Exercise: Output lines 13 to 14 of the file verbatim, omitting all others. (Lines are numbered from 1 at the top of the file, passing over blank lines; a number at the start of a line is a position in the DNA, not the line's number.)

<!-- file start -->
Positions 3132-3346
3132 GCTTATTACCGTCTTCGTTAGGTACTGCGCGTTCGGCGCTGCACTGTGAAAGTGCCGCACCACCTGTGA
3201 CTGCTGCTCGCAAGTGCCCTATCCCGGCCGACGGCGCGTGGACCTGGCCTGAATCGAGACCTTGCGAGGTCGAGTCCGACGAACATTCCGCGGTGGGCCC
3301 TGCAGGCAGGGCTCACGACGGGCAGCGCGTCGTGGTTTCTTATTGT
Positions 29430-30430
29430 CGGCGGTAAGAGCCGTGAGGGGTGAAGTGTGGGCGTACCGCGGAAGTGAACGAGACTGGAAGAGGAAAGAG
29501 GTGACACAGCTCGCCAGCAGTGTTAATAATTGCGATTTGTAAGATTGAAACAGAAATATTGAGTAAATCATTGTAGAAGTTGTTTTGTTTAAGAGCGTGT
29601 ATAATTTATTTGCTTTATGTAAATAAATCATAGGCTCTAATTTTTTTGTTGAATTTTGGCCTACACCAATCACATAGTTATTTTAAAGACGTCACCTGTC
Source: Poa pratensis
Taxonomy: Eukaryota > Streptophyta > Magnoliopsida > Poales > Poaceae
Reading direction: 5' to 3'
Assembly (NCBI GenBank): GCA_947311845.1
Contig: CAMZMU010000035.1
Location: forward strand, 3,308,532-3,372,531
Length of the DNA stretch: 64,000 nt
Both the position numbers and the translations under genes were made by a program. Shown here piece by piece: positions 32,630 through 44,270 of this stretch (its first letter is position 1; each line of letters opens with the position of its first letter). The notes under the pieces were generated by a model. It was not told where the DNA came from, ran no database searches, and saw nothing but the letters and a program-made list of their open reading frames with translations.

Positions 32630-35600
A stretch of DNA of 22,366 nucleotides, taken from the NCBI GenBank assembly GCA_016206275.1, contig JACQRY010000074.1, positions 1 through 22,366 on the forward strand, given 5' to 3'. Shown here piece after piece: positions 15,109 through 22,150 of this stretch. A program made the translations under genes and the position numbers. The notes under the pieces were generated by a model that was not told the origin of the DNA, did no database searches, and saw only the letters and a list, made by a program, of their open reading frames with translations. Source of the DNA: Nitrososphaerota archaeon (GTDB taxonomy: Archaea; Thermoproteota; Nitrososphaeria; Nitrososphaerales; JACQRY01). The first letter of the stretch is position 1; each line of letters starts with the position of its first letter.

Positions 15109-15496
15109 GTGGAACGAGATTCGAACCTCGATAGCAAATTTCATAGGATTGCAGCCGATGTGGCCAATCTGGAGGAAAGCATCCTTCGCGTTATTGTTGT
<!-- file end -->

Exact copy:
Contig: CAMZMU010000035.1
Location: forward strand, 3,308,532-3,372,531